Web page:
Mark Bezos, a volunteer firefighter since 2005, flew on the Blue Origin rocket Tuesday. Images from YouTube and Blue Origin, composite by Coffee or Die Magazine.
Before Mark Bezos became one half of the first pair of brothers to go to space together, he was in another brotherhood — that of firefighters. Alongside his brother, Jeff Bezos, the founder of Amazon and the Blue Origin space company, Mark launched Tuesday some 60 miles through and out of the Earth’s atmosphere aboard the first manned voyage of Blue Origin’s New Shepard spaceship.
Besides the Bezos brothers, the passengers on the 11-minute trip included retired astronaut and flight pioneer Wally Funk and one paying customer — the 18-year-old son of a hedge-fund billionaire. Mark is not quite the first astronaut whose credentials included firefighting: Christina Hammock-Koch, who flew on the International Space Station, served on firefighting teams during scientific missions to Antarctica.
But unlike Hammock-Koch, firefighting has been at the center of Mark’s adult life. While he works as senior vice president of a nonprofit, he has also been a volunteer firefighter in Westchester County, New York, since 2005. He is now an assistant captain in the department. In a 2011 TED Talk, Mark discussed the lessons he’s learned facing house fires and other dangers associated with firefighting.
“I am witness to acts of generosity and kindness on a monumental scale, but I’m also witness to acts of grace and courage on an individual basis,” Mark said. “And you know what I’ve learned? They all matter. So as I look around this room at people who have either achieved or are on their way to achieving remarkable levels of success, I would offer this reminder: Don’t wait. Don’t wait until you make your first million to make a difference in someone’s life; if you have something to give, give it now.”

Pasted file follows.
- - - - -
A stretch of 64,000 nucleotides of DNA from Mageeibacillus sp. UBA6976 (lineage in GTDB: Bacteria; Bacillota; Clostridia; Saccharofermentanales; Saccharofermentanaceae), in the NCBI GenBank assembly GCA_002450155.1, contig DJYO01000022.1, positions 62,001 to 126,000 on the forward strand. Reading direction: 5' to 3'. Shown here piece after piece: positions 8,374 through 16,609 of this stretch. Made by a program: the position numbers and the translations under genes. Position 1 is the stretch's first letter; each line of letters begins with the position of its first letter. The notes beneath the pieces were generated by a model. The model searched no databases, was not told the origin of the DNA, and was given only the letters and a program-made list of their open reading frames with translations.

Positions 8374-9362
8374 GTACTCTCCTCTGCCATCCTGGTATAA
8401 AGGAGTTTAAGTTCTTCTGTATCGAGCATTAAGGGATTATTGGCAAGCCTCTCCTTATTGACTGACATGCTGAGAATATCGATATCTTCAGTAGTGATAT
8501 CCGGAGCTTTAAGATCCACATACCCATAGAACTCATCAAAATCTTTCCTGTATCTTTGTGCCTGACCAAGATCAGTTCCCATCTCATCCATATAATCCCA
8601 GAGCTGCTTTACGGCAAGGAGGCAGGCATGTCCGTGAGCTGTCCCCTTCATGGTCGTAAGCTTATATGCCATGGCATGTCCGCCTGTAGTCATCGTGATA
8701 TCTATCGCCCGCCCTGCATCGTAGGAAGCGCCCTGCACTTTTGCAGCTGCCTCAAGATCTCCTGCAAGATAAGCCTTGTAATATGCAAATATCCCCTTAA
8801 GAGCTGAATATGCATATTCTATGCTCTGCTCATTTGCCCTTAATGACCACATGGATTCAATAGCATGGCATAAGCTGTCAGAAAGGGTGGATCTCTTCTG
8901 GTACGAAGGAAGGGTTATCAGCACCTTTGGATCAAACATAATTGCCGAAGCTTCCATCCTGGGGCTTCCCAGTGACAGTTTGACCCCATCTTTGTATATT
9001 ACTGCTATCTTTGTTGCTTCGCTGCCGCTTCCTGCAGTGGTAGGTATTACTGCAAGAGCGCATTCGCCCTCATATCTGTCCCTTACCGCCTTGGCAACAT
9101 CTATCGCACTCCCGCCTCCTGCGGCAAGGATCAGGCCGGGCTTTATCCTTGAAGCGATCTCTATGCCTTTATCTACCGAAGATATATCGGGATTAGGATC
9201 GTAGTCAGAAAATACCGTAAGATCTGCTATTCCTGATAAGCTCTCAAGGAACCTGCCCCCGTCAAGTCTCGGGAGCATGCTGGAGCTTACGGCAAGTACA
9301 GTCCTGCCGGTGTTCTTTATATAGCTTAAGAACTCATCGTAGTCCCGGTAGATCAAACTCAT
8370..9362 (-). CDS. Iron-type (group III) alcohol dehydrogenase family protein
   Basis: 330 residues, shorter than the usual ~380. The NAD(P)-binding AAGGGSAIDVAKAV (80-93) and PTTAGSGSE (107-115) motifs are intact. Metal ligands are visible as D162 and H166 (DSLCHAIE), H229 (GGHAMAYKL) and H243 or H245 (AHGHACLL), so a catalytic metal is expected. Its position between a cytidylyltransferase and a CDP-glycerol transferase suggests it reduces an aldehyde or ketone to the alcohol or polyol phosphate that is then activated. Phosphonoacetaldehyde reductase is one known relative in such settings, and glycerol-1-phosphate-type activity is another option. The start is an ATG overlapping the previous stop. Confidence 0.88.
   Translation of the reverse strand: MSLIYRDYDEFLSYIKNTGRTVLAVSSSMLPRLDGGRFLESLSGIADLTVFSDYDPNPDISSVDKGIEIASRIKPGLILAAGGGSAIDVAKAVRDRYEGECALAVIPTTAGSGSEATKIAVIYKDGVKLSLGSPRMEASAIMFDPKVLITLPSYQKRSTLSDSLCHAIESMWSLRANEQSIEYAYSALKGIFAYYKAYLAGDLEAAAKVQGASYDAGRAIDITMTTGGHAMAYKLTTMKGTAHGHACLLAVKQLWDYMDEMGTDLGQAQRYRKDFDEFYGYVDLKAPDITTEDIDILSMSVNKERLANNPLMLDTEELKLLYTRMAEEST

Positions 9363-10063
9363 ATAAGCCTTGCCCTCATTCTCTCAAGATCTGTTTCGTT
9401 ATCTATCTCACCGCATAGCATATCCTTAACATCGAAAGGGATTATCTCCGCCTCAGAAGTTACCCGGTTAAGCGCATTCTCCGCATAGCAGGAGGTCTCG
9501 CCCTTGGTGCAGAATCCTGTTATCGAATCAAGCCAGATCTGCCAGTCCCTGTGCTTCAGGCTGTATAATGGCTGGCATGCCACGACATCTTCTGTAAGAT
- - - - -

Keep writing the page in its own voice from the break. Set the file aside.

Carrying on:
Mark tells the story of a house fire early in his career in which he expected to get some front-line experience fighting the flames. Instead, the fire captain at the scene tasked him with something that caught him off guard. As his fellow firefighters manned the hoses, Bezos had to enter the burning building and retrieve a pair of shoes for a woman who had escaped the fire while barefoot and was standing in the rain as her house burned.
Not long after the fire, Mark’s fire department received a letter from the woman, who thanked them for trying to save her home.
“The act of kindness she noted above all others?” Mark recalled. “Someone had even gotten her a pair of shoes.”
Joshua Skovlund is a former staff writer for Coffee or Die. He has covered the 75th anniversary of D-Day in France, multinational military exercises in Germany, and civil unrest during the 2020 riots in Minneapolis. Born and raised in small-town South Dakota, he grew up playing football and soccer before serving as a forward observer in the US Army. After leaving the service, he worked as a personal trainer while earning his paramedic license. After five years as in paramedicine, he transitioned to a career in multimedia journalism. Joshua is married with two children. His creative outlets include Skovlund Photography and Concentrated Emotion.
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